With friends on Friday evening.
My last smicha students' week as an ALEPH rabbinic student has ended. There were some amazing moments. Sweetest of all has been seeing my friends and teachers again; I missed them all desperately in January, and it's been a long year since we were together last! It was also incredible to introduce Drew to these people who I know and love, and to see them coming to know and love him in return. Seeing him kicking and burbling happily in my friends' arms. Watching some of my revered teachers trade raspberries with him. Dancing with him around the back of the room where we've been gathering for prayer. Sitting (and standing and waltzing) with him in my arms at the front of the room with several of my friends on Friday morning, and reciting my psalm as he clung to my neck.
Other highlights: watching friends roleplay the story of Job and his friends as though it were a pastoral care encounter. Facilitating my first group hashpa'ah (spiritual direction) session. Hearing Hazzan Jack Kessler chant the Declaration of Independence in haftarah trope on the Shabbat of the Fourth of July weekend. Being moved to tears when a friend held the Torah scroll and called out the shema for us to repeat on Shabbat morning -- he was caught up in such deep emotion that he took me along, too. Singing half a dozen different pieces of our liturgy to American tunes this morning in celebration of American Independence Day (my favorite: psalm 150 to the tune of "The Battle Hymn of the Republic.") Leading the student community, during this morning's closing ceremony, in singing a filk I wrote (set to the tune of "The Boxer") about being ALEPH students.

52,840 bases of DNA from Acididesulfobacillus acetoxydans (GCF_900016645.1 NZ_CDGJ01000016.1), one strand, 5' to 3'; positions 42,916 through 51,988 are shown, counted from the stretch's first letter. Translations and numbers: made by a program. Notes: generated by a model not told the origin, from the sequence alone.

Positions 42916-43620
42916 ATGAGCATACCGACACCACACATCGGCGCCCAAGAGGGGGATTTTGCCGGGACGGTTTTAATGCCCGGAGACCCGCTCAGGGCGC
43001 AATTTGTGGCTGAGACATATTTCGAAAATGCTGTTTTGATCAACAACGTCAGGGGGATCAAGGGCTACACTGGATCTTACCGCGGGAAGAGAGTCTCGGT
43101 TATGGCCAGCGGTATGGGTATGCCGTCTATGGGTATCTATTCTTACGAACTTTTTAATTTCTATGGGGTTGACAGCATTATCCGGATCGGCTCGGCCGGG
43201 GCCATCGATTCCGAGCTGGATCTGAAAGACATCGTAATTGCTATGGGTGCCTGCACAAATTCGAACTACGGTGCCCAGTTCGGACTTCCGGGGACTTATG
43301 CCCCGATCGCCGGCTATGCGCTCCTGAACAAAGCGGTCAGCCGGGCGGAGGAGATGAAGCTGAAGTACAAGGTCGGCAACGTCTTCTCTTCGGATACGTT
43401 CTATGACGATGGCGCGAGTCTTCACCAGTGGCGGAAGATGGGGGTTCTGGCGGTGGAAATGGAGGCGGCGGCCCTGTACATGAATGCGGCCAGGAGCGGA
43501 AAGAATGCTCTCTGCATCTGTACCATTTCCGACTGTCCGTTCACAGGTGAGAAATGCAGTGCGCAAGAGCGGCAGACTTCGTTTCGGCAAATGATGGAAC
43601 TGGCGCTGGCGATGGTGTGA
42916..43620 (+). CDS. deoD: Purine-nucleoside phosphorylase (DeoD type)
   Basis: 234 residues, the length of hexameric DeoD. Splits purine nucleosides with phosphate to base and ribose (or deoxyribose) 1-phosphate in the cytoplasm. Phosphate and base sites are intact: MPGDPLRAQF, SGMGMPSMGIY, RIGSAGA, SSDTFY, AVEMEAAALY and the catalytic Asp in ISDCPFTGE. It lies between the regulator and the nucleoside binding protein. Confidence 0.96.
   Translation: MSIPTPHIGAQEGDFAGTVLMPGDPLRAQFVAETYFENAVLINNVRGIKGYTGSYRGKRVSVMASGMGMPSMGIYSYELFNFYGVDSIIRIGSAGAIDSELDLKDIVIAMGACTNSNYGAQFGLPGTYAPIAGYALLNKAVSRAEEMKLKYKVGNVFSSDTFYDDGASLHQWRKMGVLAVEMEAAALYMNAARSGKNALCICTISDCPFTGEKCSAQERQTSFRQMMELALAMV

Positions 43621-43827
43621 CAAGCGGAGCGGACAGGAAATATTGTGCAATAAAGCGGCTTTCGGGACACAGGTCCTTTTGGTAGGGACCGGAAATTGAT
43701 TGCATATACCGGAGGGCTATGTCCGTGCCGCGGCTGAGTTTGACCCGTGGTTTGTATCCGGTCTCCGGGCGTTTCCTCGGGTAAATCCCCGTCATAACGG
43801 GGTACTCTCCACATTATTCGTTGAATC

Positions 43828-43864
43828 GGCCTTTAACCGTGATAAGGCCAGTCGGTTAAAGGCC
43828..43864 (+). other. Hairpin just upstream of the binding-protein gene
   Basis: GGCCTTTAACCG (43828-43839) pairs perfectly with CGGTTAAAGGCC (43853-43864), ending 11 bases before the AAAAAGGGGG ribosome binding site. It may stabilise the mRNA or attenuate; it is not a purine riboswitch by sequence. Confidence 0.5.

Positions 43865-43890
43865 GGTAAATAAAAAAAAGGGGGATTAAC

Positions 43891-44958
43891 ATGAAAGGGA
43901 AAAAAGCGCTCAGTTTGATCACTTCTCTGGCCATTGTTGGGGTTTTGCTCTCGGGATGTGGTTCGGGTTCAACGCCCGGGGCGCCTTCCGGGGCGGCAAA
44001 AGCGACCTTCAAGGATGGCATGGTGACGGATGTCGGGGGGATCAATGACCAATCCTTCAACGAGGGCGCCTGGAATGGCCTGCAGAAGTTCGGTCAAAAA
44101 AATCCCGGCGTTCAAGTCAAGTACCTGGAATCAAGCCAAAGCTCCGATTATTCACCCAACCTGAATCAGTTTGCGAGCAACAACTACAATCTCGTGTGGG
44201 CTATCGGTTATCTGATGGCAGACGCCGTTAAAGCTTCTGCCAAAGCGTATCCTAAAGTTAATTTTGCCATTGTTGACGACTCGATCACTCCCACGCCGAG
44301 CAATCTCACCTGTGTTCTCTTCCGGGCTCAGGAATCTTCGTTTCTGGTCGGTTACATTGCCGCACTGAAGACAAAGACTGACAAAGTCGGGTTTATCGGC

Of course, the week wasn't all easy. These retreats used to be a time when I could set my mundane responsibilities aside and immerse in the exquisite joys of praying and learning and community. It's different with Drew here. I didn't attend the beit midrash in the evenings last week, or make it to mincha/maariv after the first night; I didn't stay up late with friends studying and talking and singing. He doesn't sleep well when we travel, which means many night-time feedings, and less sleep than either one of us is used to getting at home. I nodded off one afternoon during an in-class meditation. I missed most of Kabbalat Shabbat because he was so overstimulated, and Shabbat dinner, too. The week has been an exercise in being present to what is, enjoying the unique blessings of being here with my son instead of longing for the experience I remember I used to have.
And, of course, there's the bittersweet knowledge that this is my last student retreat. It's not entirely the end; for one thing, we'll be here for a second week, the Ruach ha'Aretz retreat, where I'll be taking a lifecycles class that I'm really looking forward to. I'll see everyone again in January at Ohalah, and again next summer at the 2011 ALEPH Kallah (in Redlands, CA, June 27-July 3 -- save the date!) Still, this is the end of an era, and that's a strange thing to contemplate, especially since this retreat has been so different from all the ones I experienced before Drew's birth.
Despite the challenges, though, it's been wonderful. Once again I'm reminded of how blessed I am to have found this community and to be able to learn with and from them. I am incredibly grateful.